Wednesday, November 30, 2005

This I Believe?

It's funny that I missed this on NPR. Funny, because I usually have the radio on in the mornings and the evenings, and I usually catch the "This I Believe" segment, and I usually find it to be so much audio treacle that I wish I had missed it. But I wish I'd heard this one, and I'm glad it showed up as the "most e-mailed" piece on their website, or I'd have never gone looking for it and had a chance to read it.

Funny, too, because everything Penn Jillette mentions enjoying here, I enjoy, too, and probably for much the same reasons. And funny, lastly, because it fits in with my thinking, recently, about the caricature we have made of Augustine's insight: "Our hearts are restless until they rest in thee."

Mr. Jillette simply presents us with the same caricature, from the other direction.

Mind, I don't blame that caricature solely on "fundamentalists." The Church has exploited it over time, one way and another. But its abuse today owes more to the Romantics than to tradition. Once we established that humanity was more than profits and factory owners, that laborers were worthy of not only their hire but their dignity, and worthy because they were unique individuals (a very 19th century notion, and very radical for most of that century), it was a short leap to saying that we all longed for what Wordsworth longed for: deep spiritual connection, whether it sprang from "powerful emotions recollected in tranquility" or the memories of childhood (another Wordworthian invention; Freud owes more to Wordsworth than he does to science). And from there, a short step indeed to Augustine's Confessions, which begin in childhood and culminate in his recognition of a "need" for God, what later commentators have come to call the "God-shaped hole" in each of us.

Except, of course, that's not what Augustine said, or meant. It's much closer to Wordsworth, to the poet crying out that he's been "suckled on a creed outworn" or that his intimations of immortality spring from recollections of a happy childhood.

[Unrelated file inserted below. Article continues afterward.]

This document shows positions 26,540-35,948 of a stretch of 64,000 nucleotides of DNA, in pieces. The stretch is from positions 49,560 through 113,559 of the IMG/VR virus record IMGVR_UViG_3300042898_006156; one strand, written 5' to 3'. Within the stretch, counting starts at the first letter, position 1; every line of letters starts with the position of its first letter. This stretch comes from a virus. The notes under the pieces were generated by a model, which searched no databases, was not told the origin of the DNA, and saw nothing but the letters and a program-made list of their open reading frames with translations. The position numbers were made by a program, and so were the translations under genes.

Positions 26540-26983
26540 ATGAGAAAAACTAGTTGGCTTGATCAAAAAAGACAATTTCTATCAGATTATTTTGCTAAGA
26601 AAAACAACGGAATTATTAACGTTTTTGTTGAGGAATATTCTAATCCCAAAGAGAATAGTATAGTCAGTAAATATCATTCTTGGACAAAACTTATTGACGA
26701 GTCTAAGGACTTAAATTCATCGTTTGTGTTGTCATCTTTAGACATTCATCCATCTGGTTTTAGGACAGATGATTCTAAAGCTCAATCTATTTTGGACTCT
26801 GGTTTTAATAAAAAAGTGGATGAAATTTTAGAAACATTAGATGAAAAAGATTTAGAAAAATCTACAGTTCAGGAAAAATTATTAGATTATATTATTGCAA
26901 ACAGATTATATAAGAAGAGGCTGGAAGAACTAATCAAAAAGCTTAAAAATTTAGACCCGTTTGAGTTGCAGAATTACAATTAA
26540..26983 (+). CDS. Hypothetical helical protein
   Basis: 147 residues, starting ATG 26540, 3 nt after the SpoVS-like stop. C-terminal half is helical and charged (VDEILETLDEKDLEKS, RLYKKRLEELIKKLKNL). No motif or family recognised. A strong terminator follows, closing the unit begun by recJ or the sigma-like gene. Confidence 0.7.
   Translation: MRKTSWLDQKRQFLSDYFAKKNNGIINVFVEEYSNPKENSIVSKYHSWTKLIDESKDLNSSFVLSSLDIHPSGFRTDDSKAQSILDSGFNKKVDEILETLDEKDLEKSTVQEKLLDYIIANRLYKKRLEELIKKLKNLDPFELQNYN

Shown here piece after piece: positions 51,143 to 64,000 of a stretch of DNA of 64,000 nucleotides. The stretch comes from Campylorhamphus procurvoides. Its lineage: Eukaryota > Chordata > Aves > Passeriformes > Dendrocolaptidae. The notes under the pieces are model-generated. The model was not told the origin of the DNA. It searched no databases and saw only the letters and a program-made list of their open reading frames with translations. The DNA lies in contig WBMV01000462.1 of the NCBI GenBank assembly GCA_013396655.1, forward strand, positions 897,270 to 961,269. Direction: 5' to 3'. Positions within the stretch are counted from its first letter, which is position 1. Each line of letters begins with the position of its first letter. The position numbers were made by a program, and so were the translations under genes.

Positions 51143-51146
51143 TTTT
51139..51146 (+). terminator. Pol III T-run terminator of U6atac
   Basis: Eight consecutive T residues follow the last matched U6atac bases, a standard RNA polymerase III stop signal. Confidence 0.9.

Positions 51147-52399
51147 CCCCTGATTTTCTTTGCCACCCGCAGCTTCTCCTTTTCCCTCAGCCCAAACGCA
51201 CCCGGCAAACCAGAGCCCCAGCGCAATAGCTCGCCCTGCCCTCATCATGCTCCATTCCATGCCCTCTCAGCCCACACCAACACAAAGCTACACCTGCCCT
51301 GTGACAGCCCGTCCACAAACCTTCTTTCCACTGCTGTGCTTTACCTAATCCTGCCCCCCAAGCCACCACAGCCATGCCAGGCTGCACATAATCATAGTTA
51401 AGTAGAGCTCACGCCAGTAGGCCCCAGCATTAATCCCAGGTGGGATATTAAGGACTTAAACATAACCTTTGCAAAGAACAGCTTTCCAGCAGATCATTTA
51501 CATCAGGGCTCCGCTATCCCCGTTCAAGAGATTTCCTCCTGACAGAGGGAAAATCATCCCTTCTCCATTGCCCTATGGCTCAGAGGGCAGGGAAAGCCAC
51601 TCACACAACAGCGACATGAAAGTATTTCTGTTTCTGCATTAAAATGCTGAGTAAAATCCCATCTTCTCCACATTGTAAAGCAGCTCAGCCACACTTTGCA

So much of what we think, today, in matters religious, is divorced indeed even from true spirituality. Huston Smith tries to get at this problem in Why Religion Matters, which I'm currently reading (and which prompts this "spontaneous overflow"), but he tries to discuss it in the vocabulary of the modern world, and frankly, as I sit here and try to type it myself, I realize what his central problem is: you cannot discuss "spirit" except in the vocabulary of spirituality. The importance of spirit cannot be defended, or even discussed, in the language of Penn Jillette, because Mr. Jillette will simply say: "I don't believe it, and you cannot prove it." And he is right on both counts; and there the discussion ends, having never really started.

But there is a rich body of spirituality and spiritualism in Christian tradition. It speaks of spirit and vision and "the cloud of unknowing," of mystery and beauty and sex and humanity, in a way not even cognizable to the language of "proof," although proof is not unknown to it, either. Julian of Norwich wrote and re-wrote of her visions during her illness and near-death experience. Teresa of Avila complained to God, like Isaiah, that she didn't always have proof of what had been revealed to her. The greatest mystics never moved "beyond proof," so much as they didn't let it rule them; but they always understood its importance, if only so they could communicate their experiences to us.

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